10 October 2011

a note about phlegm

Look, I'm going to warn you now: if you don't like reading about phlegm, this is not the post for you. Maybe you could try reading about my nerdiness via Downton Abbey if you'd rather not read about my very unladylike behavior I demonstrated along the Prairie Path in Wheaton today.

Last week, I actually took a half a sick day. I say "actually" because it just doesn't happen all that often, this taking of a sick day. I mostly say things to myself like, 'I mean, really, is it that bad? Can you still sit at your desk? Are you still able to focus your eyes? Could your cough be something of a conversation topic in the office because Lord knows we need something to talk about besides work?'

I have, after all, the constitution of a horse {assuming horses are very healthy creatures} and the work ethic of a protestant {because, well, I am one. Oh my, I just realized that when you talk about "protestant work ethic," you're totally insulting the Catholics who, in my experience, do work hard. I should stick with the "puritan work ethic" because I don't know any puritans I could potentially be insulting. And probably when puritans are insulted, they take it as a sign of God's favor. Persecution = favor, you know.}.

So I don't often allow myself sick days, or, as I cheerfully and judgmentally like to call them, weakness days or wussy days.

One of my fall projects, though, is trying to learn how to be kinder to myself.

I'm pretty sure this "fall project" is going to last FOREVER {who can learn to be kinder to themselves in one season?}, which means that it will be eternally autumn for me and doesn't that sound like bliss? To always have crisp nights and visual reminders of change around you at all times?

When I woke up last Tuesday with an "I can't breathe very well" throat, I decided to act on my fall project and take a half-day—after going to work in the morning to keep some projects moving along.

Stop judging my inability to slow down and just let myself be sick. Fall just started a few weeks ago, okay? Yeah, maybe I should've taken a whole day, but let's just let me celebrate the half-day victory. Sheesh. Cut me some slack here, people.

{Maybe being kinder to myself is making me less kind to other people around me. Oh my, I hope that isn't true.}

I was back at work on Wednesday morning in such a perky mood that my boss found it necessary to ask, "Are you this perky at home, too, when it's just you and the pug?"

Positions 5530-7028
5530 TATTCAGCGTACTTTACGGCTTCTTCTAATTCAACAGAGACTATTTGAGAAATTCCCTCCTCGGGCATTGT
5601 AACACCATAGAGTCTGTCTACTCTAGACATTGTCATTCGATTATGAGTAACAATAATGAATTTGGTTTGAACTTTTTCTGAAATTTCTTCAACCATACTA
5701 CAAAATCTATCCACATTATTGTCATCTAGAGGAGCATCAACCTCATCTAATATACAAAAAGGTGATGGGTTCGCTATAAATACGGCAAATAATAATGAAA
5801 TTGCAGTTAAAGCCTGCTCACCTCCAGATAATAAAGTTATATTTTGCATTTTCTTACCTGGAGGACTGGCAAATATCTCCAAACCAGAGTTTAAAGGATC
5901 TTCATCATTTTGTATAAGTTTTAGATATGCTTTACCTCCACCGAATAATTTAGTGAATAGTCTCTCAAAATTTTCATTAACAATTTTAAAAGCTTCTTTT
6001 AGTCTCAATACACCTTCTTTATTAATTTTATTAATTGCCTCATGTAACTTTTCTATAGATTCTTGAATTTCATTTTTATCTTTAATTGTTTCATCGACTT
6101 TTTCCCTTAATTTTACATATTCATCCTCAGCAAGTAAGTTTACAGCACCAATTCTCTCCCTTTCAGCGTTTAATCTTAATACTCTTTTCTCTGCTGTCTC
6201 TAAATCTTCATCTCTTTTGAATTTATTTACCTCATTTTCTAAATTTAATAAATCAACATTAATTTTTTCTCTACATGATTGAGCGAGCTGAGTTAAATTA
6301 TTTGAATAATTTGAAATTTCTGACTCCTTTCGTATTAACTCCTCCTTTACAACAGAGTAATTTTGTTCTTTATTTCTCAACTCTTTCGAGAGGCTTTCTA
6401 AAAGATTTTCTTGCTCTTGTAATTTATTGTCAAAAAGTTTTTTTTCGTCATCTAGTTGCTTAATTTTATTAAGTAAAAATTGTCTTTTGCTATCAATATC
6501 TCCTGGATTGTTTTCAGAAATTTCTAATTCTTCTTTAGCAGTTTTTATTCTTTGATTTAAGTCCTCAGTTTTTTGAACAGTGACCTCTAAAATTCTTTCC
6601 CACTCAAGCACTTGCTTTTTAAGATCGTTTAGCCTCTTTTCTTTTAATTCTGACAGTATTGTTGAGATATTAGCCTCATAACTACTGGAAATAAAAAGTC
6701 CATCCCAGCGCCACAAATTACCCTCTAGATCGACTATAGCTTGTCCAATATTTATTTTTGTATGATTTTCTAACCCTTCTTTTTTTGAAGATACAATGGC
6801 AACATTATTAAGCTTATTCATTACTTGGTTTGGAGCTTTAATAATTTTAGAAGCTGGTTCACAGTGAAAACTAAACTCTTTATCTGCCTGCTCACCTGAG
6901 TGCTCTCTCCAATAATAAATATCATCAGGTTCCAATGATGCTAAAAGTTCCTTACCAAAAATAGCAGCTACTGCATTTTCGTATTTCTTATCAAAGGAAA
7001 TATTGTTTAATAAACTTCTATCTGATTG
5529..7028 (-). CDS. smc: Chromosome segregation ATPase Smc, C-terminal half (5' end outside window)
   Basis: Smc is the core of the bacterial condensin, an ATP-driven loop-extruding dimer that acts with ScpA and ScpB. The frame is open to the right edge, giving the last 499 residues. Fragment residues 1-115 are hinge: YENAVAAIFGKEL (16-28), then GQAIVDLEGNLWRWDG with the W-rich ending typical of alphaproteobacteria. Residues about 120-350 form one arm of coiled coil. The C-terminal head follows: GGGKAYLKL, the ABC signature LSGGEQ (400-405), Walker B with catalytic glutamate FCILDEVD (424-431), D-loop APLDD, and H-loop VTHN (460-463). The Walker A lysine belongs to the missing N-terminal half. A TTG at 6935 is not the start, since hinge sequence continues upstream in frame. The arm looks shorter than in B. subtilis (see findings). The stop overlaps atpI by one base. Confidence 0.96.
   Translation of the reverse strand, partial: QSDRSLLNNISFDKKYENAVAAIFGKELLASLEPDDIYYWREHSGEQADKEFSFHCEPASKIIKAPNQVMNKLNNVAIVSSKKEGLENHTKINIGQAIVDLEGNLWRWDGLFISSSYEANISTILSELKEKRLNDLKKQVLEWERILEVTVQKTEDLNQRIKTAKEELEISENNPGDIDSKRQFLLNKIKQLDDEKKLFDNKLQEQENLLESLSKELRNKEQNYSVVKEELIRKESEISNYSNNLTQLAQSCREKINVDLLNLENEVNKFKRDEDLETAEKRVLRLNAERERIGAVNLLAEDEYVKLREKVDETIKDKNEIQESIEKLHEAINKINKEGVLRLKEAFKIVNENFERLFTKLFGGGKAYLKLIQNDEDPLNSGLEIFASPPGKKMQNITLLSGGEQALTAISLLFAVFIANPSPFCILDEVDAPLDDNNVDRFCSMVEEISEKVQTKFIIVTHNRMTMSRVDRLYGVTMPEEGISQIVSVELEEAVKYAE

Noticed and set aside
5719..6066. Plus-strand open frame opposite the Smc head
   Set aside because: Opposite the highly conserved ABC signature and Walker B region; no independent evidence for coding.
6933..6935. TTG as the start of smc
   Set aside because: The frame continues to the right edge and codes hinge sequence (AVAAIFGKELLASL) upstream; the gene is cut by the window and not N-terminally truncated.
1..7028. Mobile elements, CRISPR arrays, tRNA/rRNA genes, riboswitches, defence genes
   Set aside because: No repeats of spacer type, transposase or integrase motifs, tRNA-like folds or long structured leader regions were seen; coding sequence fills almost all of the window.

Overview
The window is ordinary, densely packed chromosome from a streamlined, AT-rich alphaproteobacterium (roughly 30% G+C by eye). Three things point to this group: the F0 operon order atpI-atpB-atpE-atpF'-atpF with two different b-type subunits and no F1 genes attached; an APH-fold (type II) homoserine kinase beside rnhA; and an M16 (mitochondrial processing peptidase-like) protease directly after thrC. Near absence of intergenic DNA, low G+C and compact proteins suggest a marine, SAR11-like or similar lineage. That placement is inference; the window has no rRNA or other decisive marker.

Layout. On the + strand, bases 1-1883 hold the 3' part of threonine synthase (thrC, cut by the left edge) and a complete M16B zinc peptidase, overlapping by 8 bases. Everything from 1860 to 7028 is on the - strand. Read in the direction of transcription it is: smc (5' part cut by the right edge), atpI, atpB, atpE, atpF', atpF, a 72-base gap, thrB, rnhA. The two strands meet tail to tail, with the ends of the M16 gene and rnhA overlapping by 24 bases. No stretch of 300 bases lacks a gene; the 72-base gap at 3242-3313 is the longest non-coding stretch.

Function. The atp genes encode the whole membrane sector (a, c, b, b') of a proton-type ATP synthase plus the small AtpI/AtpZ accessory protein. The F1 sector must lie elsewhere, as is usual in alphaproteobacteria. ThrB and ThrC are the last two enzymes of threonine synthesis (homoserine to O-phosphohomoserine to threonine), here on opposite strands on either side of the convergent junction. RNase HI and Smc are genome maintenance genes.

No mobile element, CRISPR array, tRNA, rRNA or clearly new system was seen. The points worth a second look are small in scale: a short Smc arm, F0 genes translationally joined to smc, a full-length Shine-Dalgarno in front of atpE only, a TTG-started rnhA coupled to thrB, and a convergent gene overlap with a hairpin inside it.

Of course. Of course I am.

Of course I spent my sick day being perky to my pug. It went like this:

"Miss Daisy!" {said in a sing-song voice}

"It's sweatpants and orange juice time! No, baby, don't look so confused about why I'm home in the middle of the day and why I'm singing to you. Let's just cuddle on the couch and watch Anne of Green Gables, or ooh! We could take a nap!"

Yes, perky.

The truth is I was extra perky on Wednesday because 1) I was feeling guilty about taking a half-day {shut up, puritan work ethic!}, and 2) I was trying to fool my body into thinking it was better. As you may have picked up on, I'm going to Prince Edward Island on vacation this week, and I just had to get better. I did not want to be sick and moaning and being bleary-eyed in pictures at Green Gables.

If ever there was a time to be clear-eyed, it's when visiting a house with gables.

My body may have felt slightly better after its sick day, but I needed to marshal my emotional forces—my perkiness—to start feeling all better.

You're probably thinking—that's silly, Kamiah. You can't force yourself to get better, just by chipperness.

And to that I say: I'm all better now, aren't I?

Granted, this may have something to do with the fact that even when I was sick and clogged up, I went running anyway.

You can chastise me for this {how do you run when you can't breathe?}, but my view is that if you're clogged up with phlegm, there's nothing like a autumn morning run to jostle everything around so that you cough it up. What else was a fall morning made for?

Spitting into a pile of orange-gold leaves just feels right, you know? You feel like a real runner and a little bit like a cowboy or like someone who chews tobacco, which sounds like a terrible idea if you're a runner.

I do try to wait until there's no one else around me on the Prairie Path to do this hawking and spitting and coughing, but today, these two college guys snuck up on me. Probably I couldn't hear them because I was coughing.

I was just turning my head to spit this mouthful of phlegm
this expectoration of sickness
this need to be kind to myself

I was just turning my head to spit when they came flying past.

As I spit, I imagined that they were a little impressed with my distance and general rough-and-tumble girl attitude, spitting on the Prairie Path like that.

But then I realized that they're probably 18, and I maybe shouldn't be so worried about impressing them.

And then I coughed a lot more, which most likely decreased any attractiveness factor I'd built up.

But oh, did I ever feel good, spitting and running on the Prairie Path this morning.

No comments:

Post a Comment


Related Posts with Thumbnails